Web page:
Monday blues: Second Covid-19 wave stings indices as markets drop 1.8%

Last week, Maharashtra, one of the biggest contributors to the country's gross domestic product (GDP), imposed strict curbs on movement
The worsening coronavirus crisis triggered yet another sell-off in the domestic stock market on Monday, with the benchmark indices dropping more than 3 per cent before recouping some of the losses.

A sharp jump in Covid-19 cases and fresh curbs to contain the spread of the virus have stoked concerns about the revival of the economy and corporate earnings, prompting some investors to pull back.

After dropping as much as 1,469 points, or 3 per cent, the Sensex settled 883 points, or 1.8 per cent, lower at 47,949, while the Nifty 50 index fell 258 points, or 1.8 per cent, to finish at 14,359. Both the indices had dropped more than 3 per cent on the previous Monday.

Investor wealth on Monday tumbled over Rs 3.53 trillion, and the market capitalisation of all BSE-listed companies stood at Rs 201 trillion at the close of trade.

The latest sell-off came as the daily Covid-19 tally in the country crossed a record 273,810. The spike in new cases was accompanied by a severe shortage of medicines and other essentials, putting a spotlight on the country’s weak healthcare infrastructure. Health experts have raised concerns that a possible new variant could spread more rapidly.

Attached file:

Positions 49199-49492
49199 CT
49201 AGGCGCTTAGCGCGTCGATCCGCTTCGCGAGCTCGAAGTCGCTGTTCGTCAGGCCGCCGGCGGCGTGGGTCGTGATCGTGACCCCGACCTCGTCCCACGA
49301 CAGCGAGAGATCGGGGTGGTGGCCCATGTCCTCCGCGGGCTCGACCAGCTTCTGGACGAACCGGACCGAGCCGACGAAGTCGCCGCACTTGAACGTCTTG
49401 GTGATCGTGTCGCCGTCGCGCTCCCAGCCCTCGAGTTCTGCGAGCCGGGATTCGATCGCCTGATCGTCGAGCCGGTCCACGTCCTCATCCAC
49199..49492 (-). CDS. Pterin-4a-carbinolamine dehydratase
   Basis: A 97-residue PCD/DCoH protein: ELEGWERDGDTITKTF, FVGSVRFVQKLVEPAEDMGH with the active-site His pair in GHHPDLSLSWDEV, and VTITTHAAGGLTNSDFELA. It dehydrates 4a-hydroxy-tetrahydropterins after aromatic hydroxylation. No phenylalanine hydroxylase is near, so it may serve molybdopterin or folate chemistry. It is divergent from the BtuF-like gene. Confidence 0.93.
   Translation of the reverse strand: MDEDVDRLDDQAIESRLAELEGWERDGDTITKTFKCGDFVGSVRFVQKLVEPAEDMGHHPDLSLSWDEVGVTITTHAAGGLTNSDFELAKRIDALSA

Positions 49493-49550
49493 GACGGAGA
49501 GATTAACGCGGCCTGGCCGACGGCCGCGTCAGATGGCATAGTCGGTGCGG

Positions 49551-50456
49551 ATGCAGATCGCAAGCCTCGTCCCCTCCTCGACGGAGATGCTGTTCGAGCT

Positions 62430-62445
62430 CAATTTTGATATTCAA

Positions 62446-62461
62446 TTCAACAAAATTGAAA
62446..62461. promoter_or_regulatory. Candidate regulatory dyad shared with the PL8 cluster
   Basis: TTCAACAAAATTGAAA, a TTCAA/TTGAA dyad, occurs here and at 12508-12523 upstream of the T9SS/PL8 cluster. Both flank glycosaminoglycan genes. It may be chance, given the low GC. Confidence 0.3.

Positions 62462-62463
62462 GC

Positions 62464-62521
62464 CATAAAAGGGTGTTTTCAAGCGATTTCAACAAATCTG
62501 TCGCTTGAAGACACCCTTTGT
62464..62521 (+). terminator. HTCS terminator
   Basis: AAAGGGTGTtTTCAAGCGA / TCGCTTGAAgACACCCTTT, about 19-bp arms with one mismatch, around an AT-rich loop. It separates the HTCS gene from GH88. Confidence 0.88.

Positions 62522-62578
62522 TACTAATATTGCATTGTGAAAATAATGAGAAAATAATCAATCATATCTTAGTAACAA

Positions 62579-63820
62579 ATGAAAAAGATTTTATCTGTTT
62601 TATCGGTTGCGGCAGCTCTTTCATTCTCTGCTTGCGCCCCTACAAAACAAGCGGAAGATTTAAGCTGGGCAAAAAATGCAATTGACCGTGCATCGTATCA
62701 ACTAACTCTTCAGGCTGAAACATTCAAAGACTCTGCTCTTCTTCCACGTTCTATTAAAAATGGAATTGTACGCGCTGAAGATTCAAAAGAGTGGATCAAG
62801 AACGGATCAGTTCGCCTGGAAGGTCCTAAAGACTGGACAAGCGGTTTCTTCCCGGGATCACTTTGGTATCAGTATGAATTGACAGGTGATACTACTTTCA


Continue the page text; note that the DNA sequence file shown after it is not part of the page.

The rise in Covid-19 cases has forced many states to impose lockdowns of varying intensity. Delhi on Monday announced a week-long curfew.

Last week, Maharashtra, one of the biggest contributors to the country's gross domestic product (GDP), imposed strict curbs on movement.

“It remains to be seen if this second wave of Covid-19 cases subsides without a serious national-level lockdown. A month of nationwide lockdown costs 100-200 basis points of GDP. Given the high economic cost, we expect the central and state governments to try to contain the spread with the tightening of Covid-19 regulations, night curfew, and localised lockdowns,” BofA Securities said in a note.

India's earnings and economic indicators showed signs of recovery in the last quarter amid a decline in the number of cases and easing restrictions. But the current wave has raised fears of possible recession and curbs in business activities. Analysts said the second wave could complicate corporate India's financial woes and hurt the economic recovery.

"We were expecting 20-25 per cent earnings growth this year, and those estimates will have to be trimmed. We have to see how long the lockdown is. If it's over in another few weeks, the economic impact will be minimal,” said Andrew Holland, CEO, Avendus Capital Alternate Strategies.

All Sensex components, barring two, declined. Powergrid Corporation was the worst-performing Sensex stock and fell 4.1 per cent. ONGC and IndusInd Bank fell 3.9 per cent. More than a dozen stocks fell more than 3 per cent. All the sectoral indices on the BSE, barring one, ended the session with losses. Realty and capital goods stocks fell the most, and their sectoral indices fell 3.9 and 3.09 per cent, respectively. The market breadth was negative, with 2,199 stocks declining against 773 advancing stocks.



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